The undeclared meats found weren’t trace levels, Hanner noted.

“The levels we’re seeing aren’t because the blades on a grinder aren’t perfectly clean,” he said, adding that many of the undeclared ingredients found in the sausages were recorded in the one-to-five per cent range.

More than one per cent of undeclared ingredients indicates a breakdown in food processing or intentional food fraud, Hanner explained.

The CFIA said Thursday that it was not surprised at the results of the study.

“We know from international intelligence that this happens and we’re not immune to these things,” said Aline Dimitri, the executive director of food safety science with the CFIA.”Luckily when we looked at the prevalence based on that little set that we took, we are in much better shape than other countries.”

The 20 per cent mislabelling rate is low compared to Europe, where studies have found 70 per cent of samples contained ingredients that were not declared.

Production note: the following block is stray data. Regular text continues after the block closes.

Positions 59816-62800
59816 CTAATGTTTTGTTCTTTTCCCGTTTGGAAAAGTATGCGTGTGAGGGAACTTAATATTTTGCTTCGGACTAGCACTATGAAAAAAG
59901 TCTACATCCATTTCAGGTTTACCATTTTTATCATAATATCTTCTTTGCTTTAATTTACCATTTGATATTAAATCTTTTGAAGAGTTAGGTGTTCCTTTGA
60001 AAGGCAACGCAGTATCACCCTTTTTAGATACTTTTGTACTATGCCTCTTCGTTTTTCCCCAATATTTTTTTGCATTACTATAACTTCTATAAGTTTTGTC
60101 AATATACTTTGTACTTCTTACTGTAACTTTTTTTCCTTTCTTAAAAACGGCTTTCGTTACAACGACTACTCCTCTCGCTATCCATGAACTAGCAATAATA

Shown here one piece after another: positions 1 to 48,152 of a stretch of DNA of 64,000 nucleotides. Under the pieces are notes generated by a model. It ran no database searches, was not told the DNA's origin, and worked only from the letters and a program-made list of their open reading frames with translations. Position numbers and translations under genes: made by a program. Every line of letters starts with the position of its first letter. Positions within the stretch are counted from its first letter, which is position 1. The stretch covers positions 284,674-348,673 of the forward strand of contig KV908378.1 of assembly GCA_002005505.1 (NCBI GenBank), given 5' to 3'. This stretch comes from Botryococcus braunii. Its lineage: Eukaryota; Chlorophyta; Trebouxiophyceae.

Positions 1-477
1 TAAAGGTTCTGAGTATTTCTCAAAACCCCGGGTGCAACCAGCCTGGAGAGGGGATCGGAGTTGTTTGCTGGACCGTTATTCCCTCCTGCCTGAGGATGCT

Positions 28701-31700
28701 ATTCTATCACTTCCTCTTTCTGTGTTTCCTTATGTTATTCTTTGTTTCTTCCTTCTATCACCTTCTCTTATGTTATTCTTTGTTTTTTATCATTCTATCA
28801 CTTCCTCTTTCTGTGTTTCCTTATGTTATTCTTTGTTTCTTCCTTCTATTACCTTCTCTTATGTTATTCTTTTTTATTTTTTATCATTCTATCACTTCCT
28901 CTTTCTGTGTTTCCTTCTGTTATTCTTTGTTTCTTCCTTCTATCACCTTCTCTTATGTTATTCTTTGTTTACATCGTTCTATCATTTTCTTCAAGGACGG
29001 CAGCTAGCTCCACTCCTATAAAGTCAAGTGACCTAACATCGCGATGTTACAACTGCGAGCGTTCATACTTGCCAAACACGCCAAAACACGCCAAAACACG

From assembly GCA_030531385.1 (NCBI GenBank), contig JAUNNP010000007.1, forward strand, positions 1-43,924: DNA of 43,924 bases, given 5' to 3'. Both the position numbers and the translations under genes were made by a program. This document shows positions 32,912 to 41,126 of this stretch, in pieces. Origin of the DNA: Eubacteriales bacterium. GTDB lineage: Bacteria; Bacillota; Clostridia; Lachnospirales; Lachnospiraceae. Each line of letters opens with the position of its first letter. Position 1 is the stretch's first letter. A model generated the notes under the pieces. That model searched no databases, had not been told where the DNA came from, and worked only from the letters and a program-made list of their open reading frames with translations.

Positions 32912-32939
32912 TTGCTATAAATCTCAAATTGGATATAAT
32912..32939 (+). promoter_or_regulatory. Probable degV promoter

The CFIA investigated all 20 cases of mislabelled sausages and in the case of the chicken labelled as turkey, it was able to find issues with a manufacturer’s “traceability program” — incoming meat and production records were not properly maintained, Dimitri said.

That problem was fixed, she said, but the CFIA is keeping tabs on the company. The horse meat found in one sausage couldn’t be investigated because the company had voluntarily ceased operations.

Dimitri cautioned, however, that the study has limitations.

“This is a very small study and research-focused and not designed to really have a baseline on what’s happening out there,” she said, adding that the scientific tools used by Hanner showed promising results.

“(The tools) can actually differentiate properly between different meats, it can give us a sense of what’s in there,” Dimitri said.

She said the CFIA is now considering a broader study on the issue.

Liam Casey, The Canadian Press

Like us on Facebook and follow us on Twitter.

Just Posted

Nathan Matthew receives Owl Award from SD73